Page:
We often hear a lot about how IT helps business with their "outcomes," and then we're shown a flow chart diagram with a lot of arrows and boxes ... that ultimately points to business "agility" in flashing lights.
Sometimes the dots connect, and sometimes there's a required leap of faith that IT spending X will translate into business benefits Y.
But a new box on the flow chart these days, Complex Event Processing (CEP), really does close the loop between what IT does and what businesses want to do. CEP actually builds on what business intelligence (BI), services oriented architecture (SOA), cloud computing, business process modeling (BPM), and a few other assorted acronyms, provide.
CEP is a great way for all the myriad old and new investments in IT to be more fully leveraged to accommodate the business needs of automating processes, managing complexity, reducing risk, and capturing excellence for repeated use.
Based on its proven heritage in financial services, CEP has a lot of value to offer many other kinds of companies as they seek to extract "business outcomes" from the IT departments' raft of services. That's why I think CEP's value should be directed at CEOs, line of business managers, COOs, CSOs, and CMOs -- not just the database administrators and other mandarins of IT.
That's because modern IT has elevated many aspects of data resources into services that support "events." So the place to mine for patterns of efficiency or waste -- to uncover excellence or risk -- is in the interactions of the complex events. And once you done that, not only can you capture those good and bad events, you can execute on them to reduce the risks or to capture and excellence and instantiate it as repeatable processes.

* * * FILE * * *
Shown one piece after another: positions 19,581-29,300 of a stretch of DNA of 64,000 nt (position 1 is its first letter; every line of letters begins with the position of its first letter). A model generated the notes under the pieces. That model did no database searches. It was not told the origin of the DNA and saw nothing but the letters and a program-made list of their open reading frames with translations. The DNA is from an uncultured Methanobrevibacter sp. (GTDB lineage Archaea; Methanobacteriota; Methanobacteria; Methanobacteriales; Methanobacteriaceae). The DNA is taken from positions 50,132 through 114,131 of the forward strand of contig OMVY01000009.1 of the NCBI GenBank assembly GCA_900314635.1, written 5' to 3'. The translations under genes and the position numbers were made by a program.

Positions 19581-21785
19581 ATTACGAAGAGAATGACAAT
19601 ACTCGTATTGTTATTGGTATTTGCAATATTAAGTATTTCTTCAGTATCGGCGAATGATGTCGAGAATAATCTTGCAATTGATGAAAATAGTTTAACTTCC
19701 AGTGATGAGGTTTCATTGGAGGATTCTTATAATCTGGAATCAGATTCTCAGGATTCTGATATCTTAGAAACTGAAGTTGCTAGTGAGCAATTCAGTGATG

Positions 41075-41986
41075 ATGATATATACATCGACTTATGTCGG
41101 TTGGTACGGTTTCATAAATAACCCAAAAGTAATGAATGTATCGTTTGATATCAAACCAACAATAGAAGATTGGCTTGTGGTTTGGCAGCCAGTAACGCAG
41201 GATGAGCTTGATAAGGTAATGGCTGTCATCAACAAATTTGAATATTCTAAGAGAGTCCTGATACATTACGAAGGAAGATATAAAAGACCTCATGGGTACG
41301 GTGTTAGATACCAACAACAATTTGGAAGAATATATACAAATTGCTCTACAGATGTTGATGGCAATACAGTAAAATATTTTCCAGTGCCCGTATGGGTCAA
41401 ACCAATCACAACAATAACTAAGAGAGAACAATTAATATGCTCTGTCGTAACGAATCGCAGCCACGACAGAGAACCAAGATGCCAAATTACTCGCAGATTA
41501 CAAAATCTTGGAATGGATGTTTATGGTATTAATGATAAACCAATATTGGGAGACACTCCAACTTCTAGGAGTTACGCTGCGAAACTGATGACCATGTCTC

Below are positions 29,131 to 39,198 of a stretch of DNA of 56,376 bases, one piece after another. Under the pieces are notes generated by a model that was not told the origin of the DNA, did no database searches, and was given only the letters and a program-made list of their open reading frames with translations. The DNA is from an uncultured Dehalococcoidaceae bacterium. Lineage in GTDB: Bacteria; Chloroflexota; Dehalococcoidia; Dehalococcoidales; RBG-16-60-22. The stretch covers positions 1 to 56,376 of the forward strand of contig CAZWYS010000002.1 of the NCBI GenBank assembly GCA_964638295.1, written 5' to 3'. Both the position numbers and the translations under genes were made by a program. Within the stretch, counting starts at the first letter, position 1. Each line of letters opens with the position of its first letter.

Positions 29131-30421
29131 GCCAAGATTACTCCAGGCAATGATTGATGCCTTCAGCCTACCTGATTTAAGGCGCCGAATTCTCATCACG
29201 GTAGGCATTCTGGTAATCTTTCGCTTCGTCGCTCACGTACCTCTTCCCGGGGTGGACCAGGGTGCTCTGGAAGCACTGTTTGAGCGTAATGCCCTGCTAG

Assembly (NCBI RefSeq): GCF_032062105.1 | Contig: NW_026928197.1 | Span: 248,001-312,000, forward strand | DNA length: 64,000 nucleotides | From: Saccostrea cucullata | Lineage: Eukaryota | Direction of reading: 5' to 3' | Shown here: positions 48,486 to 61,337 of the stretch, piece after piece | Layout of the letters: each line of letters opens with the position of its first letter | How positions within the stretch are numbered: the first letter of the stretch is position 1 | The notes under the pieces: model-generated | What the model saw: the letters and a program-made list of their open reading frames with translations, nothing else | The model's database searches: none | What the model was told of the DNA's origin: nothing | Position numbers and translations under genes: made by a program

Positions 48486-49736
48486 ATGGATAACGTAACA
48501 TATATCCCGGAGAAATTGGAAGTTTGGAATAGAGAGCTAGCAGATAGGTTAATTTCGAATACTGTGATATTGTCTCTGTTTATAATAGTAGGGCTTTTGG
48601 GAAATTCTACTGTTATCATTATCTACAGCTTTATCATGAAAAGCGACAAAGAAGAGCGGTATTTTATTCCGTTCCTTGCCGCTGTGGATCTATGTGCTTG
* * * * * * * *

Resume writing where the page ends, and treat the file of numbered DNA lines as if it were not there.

And its in this ability to execute within the domain of CEP that TIBCO Software has introduced today TIBCO BusinessEvents 3.0. The latest version of this CEP harness solution builds on the esoteric CEP capabilities that program traders have used and makes them more mainstream, said TIBCO. [Disclosure: TIBCO is a sponsor of BriefingsDirect podcasts.]
Making CEP mainstream through BusinessEvents 3.0 has required some enhancements, including:
- Decision Manager, a new business user Interface that helps business users write rules and queries that into tap the power of CEP in their domain of expertise.
- Events Stream Processing, a BusinessEvents query language that allows SQL-like queries to target event streams in real-time, which also allows immediate action to be taken on patterns of interest.
- Distributed BusinessEvents, a distributed cache and rules engine that provides massive scaling of events monitoring, as much as twice the magnitude of events monitoring previously possible.
TIBCO claims that its CEP software comprises over 40 percent of the market share, more than twice the closest competitor. And that's in the context of 52 percent year over year CEP solutions growth, according to a recent IDC Study.
I think that CEP offers the ability to extract real and appreciated business value from a long history of IT improvements. If companies like BI, and they do, then CEP takes off where BI leaves off, and the combination of strong capabilities in BI and CEP is exactly what enterprises need now to provide innovation and efficiency in complex and distributed undertakings.
And TIBCO's products are pointing up how now to take the insights of CEP into the realm of near real-time responses and ability to identify and repeat effective patterns of business behaviors. Dare I say, "agility"?